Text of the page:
Size of the Medication Dose Matters. A lot!

Size of the Medication Dose Matters. A lot!

unhappy wolfhound with lyme disease unable to standIn the mid-1990s, I was called out to see Justin, an Irish Wolfhound who was unable to get up.

This was a big problem because he weighed 180 pounds.

Examination and history strongly suggested Lyme Disease.

At that time, anti-biotics were the only Lyme treatment that I knew. When Eva saw the recommended whopping dose for Justin’s size, her face flushed and she gasped.

She said the there was no way that he could tolerate such a “high” dose of medication. She thought that they definitely would make him sicker than he already was.

I prescribed the low end of the (supposedly) effective dose and left.

Eva called a few days later with an update. Justin was almost back to normal. But as she predicted, he had also developed abdominal pain, violent diarrhea and vomiting after the first high doses of drug.

She had then taken matters into her own hands and only given a fraction of the dose from then on.

After the dosage reduction Justin started walking around more normally, eating and holding it down, and his stools firmed up.

I hung up the phone and tried to understand why this happen. Weren’t anti-biotics safe? After all, they were often prescribed “just in case”.

Drug doses were supposed to be used to maintain therapeutic levels of the medications. Yet Justin responded dramatically to a much lower dose. This didn’t make sense.happy pup after successful lower of his antibiotic dose

The Science of Hormesis and Dose

A few years later I came across publications referring to the Arndt Schutz rule. It explains what happened with Justin and other patients who had responded to very low doses of medications.

In a nutshell, it says that low doses can stimulate the body to do its’ job, but higher therapeutic doses can be toxic.

Low doses lead to healing. High doses lead to toxicity.

I thought that this was interesting research, but not applicable to most patients. Boy was I wrong!

Homeopathic Doses

Other problems with conventional drug doses and the scientific literature on hormesis led me to researching homeopathy.

I had never heard about this area of medical science. Even after decades of scientific inquiry including working with researchers in biochemistry and molecular biology labs.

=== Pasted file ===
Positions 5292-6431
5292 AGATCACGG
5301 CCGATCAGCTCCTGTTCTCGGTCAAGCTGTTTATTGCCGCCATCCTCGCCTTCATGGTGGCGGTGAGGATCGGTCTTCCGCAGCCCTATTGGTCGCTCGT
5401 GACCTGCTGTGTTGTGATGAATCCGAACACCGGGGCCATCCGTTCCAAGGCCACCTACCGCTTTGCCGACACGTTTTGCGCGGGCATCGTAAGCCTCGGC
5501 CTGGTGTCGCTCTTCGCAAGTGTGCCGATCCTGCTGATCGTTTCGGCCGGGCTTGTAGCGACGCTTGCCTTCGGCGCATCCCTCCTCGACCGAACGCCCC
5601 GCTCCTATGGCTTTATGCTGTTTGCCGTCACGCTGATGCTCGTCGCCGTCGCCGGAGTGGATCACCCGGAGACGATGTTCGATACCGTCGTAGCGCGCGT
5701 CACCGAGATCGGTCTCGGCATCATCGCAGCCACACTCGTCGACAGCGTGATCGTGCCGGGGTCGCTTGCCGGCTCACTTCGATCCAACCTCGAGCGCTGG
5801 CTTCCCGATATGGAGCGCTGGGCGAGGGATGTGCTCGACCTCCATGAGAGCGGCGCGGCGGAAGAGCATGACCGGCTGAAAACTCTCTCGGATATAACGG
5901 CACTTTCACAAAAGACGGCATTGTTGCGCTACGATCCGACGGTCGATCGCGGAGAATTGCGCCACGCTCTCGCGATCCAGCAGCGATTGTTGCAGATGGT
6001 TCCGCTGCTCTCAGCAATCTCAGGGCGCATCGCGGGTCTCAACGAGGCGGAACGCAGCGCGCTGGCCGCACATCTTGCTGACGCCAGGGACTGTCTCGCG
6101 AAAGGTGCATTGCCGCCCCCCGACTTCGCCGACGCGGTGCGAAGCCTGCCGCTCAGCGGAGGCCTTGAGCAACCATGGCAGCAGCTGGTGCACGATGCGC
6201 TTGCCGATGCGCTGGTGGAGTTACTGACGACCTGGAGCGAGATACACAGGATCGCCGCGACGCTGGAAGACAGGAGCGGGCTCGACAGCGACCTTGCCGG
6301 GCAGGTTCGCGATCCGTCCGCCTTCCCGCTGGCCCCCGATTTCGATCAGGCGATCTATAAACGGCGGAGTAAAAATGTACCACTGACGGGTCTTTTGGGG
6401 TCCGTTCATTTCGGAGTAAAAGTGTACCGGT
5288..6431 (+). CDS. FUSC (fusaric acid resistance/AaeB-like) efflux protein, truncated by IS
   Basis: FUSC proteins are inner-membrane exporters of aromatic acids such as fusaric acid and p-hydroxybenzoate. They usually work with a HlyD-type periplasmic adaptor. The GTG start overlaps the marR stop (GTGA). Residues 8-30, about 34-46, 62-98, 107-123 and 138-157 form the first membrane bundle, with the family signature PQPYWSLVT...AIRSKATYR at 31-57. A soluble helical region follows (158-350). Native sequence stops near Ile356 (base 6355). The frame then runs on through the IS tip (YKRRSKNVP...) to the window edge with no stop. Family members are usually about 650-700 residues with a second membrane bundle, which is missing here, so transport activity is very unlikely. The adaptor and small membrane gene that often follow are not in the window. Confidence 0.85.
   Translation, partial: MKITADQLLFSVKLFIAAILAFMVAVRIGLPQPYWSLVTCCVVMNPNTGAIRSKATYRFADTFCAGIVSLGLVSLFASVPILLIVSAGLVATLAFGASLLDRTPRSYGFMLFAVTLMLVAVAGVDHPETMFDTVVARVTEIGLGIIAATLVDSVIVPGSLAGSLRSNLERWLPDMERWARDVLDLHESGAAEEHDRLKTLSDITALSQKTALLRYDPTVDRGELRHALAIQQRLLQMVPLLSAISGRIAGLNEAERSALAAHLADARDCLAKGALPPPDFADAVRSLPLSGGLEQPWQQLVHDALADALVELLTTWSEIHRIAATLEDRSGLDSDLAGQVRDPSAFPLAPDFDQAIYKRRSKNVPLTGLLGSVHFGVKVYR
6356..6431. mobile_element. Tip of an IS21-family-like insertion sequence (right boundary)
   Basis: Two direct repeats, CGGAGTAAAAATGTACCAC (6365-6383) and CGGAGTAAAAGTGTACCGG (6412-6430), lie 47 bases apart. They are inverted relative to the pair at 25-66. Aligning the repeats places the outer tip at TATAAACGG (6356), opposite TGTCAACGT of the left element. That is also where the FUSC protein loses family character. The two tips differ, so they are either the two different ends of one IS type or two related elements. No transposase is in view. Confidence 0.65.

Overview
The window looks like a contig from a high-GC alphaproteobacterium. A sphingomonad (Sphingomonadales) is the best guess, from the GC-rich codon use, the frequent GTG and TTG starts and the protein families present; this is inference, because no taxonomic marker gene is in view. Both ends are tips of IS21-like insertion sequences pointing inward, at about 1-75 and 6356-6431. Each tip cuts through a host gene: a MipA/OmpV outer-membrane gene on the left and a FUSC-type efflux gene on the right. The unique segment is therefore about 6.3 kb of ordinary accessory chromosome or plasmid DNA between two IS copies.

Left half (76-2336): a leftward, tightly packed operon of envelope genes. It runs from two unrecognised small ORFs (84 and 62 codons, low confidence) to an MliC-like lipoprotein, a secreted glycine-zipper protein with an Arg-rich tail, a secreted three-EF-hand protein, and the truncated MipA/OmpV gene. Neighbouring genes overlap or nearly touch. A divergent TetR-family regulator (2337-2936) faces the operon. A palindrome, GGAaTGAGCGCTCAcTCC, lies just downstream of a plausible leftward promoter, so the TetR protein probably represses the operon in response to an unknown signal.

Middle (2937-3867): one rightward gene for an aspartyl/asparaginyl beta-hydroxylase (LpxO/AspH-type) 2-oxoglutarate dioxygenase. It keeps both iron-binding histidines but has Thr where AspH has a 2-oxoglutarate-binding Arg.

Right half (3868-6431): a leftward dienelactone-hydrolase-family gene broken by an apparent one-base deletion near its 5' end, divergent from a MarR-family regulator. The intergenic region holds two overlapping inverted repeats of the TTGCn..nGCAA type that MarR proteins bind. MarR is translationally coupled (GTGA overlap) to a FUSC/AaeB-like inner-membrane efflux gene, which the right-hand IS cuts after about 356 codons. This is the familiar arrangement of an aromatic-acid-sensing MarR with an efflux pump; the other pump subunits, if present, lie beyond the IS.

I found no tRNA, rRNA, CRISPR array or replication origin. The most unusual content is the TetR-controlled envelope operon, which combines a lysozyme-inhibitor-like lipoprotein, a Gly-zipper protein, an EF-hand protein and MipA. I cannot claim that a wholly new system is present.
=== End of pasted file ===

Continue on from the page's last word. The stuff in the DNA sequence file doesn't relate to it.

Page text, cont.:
What an eye opener! I learned that the very, very low doses of homeopathic medicines were highly effective at stimulating the immune system. In fact, before anti-biotics were discovered, most of the homeopathic MDs were able to save their patients in the midst of otherwise fatal epidemics.

The survival statistics were compelling!

Many of the top, conventionally (“scientifically”)-trained, MDs flocked to homeopathy because of these successes. These men, and back then most were men, were open-minded. They saw these amazing treatment outcomes and wanted their patients to have the best.

The AMA was started soon thereafter partially to stop this migration .

Size Matters

Fast forward to present day. Modern medicine has made amazing strides in understanding how the physiologic process of the body function. Sometimes even at the genetic and molecular levels.

Nowadays the best medicine, both for people and pets, is always individualized. We’re learning that one size does not fit all.

Some pets can not tolerate higher doses of specific drugs like Ivermectin.

Most pets react to high doses of most drugs.

All pets die from treatment with poisons like arsenic and strychnine.

Yet these same poisons are commonly used at very low doses in homeopathy to save many lives. The tiny doses of nanotechnology are being actively researched and adopted into modern medicine

The size of the dose matters.


Holistic Actions for Pets That Vomit

Holistic Actions for Pets That Vomit

What Throwing Up Can Mean for Your Pets

If you have a dog or cat who has a history of throwing up (vomiting), you may be worried. You want to stop the vomiting and help. This is natural and important.

You can help the most by learning more about the symptom of vomiting. Once you know more, you can use that information to make better decisions about what to do. Both quickly and through your companion animal’s life.